A third position is that of the conventionalist approaches that seek to portray the concrete processes that lead to giving an economic value, among other things, also to nature. Here the descriptive intent seems to prevail over the normative and the relationship between these approaches and critical thinking is not clear. If there is a criticism, the latter is mainly aimed at totalizing approaches, which tend to over-determine situations, without paying attention to how concretely situated actors construct common judgment measures, monetize and capitalize. Attentive to diversity and contingencies, these sociological approaches are often perceived as politically “questionable” in that they do not advance any alternative theorizing in terms of what value is and what laws govern it, thus finding it difficult to give a representation of capitalism and of its dynamics.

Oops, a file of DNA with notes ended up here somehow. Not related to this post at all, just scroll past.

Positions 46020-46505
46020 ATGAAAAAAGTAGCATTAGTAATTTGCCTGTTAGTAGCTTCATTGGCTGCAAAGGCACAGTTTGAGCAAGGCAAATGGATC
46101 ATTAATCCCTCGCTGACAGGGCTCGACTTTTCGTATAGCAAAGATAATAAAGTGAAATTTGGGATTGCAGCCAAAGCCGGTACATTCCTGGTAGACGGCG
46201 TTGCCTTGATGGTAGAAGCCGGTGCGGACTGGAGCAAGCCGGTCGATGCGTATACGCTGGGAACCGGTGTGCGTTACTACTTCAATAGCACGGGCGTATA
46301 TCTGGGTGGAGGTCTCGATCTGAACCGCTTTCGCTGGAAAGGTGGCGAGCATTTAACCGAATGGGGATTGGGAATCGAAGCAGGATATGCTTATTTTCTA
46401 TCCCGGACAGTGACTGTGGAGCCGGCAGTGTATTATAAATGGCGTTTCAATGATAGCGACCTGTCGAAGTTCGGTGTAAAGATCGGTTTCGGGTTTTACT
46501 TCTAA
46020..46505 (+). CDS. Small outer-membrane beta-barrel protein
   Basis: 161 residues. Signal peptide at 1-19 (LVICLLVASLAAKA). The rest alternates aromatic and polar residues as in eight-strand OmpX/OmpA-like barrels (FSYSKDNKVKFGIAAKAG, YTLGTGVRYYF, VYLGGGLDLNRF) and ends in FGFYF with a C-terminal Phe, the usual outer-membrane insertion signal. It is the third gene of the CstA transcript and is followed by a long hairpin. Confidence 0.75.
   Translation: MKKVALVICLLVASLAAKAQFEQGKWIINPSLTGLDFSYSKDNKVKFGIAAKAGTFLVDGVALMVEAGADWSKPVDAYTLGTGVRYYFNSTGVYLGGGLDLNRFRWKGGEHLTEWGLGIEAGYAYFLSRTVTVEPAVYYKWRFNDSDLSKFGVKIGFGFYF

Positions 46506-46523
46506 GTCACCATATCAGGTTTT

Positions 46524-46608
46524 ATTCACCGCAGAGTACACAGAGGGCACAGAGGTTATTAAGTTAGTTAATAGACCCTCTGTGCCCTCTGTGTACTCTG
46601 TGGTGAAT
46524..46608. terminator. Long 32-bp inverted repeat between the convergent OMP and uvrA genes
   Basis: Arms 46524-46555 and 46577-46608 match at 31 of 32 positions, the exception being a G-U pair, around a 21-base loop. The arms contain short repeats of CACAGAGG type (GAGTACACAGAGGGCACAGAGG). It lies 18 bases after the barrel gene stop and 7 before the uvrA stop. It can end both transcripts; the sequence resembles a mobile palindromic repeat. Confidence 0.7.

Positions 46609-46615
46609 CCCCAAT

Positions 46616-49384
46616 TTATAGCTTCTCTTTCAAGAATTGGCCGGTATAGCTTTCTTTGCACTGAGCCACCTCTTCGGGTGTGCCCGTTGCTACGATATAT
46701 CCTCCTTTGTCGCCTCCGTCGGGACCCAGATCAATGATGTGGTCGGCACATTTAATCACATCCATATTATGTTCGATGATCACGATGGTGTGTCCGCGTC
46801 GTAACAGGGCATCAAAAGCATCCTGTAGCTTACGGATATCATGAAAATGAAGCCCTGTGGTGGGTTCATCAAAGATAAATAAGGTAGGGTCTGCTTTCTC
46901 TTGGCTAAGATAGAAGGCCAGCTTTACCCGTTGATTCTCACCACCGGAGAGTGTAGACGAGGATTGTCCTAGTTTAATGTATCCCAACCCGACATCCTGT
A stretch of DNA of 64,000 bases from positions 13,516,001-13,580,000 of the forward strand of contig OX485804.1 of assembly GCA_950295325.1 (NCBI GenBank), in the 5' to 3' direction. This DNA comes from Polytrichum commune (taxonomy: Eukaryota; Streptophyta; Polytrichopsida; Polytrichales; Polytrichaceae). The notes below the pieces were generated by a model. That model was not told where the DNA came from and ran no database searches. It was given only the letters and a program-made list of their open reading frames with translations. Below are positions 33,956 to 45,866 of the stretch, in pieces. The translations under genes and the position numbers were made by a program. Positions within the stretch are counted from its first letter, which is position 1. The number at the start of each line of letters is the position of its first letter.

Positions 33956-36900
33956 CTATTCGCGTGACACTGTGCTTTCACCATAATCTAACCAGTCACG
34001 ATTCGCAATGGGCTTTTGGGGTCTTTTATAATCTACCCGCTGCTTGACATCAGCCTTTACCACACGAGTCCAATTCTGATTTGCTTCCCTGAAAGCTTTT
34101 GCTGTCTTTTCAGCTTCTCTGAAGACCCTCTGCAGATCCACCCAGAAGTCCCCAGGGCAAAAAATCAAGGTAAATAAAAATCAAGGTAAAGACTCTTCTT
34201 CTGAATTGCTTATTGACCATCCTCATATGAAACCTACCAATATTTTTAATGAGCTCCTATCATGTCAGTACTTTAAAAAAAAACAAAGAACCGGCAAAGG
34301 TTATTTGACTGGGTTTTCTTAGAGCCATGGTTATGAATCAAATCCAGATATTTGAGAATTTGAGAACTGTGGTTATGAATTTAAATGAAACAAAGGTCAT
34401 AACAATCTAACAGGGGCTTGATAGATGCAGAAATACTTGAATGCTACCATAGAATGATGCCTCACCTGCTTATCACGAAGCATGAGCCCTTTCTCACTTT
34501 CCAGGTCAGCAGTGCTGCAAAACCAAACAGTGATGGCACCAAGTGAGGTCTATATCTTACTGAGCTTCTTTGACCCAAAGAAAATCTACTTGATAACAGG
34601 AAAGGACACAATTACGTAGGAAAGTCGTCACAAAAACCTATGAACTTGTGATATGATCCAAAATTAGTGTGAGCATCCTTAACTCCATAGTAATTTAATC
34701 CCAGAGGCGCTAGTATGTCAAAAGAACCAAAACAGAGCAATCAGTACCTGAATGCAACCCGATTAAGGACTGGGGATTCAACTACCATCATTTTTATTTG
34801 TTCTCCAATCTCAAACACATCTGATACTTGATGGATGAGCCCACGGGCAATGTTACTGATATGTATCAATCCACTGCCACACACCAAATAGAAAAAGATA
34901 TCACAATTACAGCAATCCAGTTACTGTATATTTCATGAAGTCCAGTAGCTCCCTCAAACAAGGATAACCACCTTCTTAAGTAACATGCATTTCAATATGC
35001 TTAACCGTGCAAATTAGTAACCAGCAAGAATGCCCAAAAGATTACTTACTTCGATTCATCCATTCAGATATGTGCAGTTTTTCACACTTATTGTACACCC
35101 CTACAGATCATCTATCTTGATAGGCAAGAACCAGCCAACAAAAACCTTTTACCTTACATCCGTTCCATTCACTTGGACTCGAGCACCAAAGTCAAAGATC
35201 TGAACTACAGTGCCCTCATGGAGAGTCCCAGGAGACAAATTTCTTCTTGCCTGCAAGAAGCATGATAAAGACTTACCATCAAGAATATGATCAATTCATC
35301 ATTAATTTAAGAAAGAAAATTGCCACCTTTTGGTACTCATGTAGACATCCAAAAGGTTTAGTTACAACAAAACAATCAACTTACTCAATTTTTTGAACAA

In this seminar we aim to open a space for discussion on the limits (but also the potentialities) of the two main theories of economic value (classic Marxist and marginalist) for thinking value in a broader sense, that is, as a political dispositif, and in particular a politically progressive one, reflecting on their relevance in the context of the ecological crisis and comparing them with different perspectives, such as the conventionalist approaches but also the way in which the problem is elaborated in non-western or “non-modern” cultures and, in the contemporary west, in the informal economy and more generally the economy of reciprocity as a form of exchange. In other words, we aim to propose an exercise in reflexivity on the use of value theory in defining contemporary forms of oppression and emancipation, in particular the interweaving of social injustices and ecological injustices. We also aim to propose a reflection on the difficulties in explaining satisfactorily the link between values as a dimension of experience and action and value in an economic sense.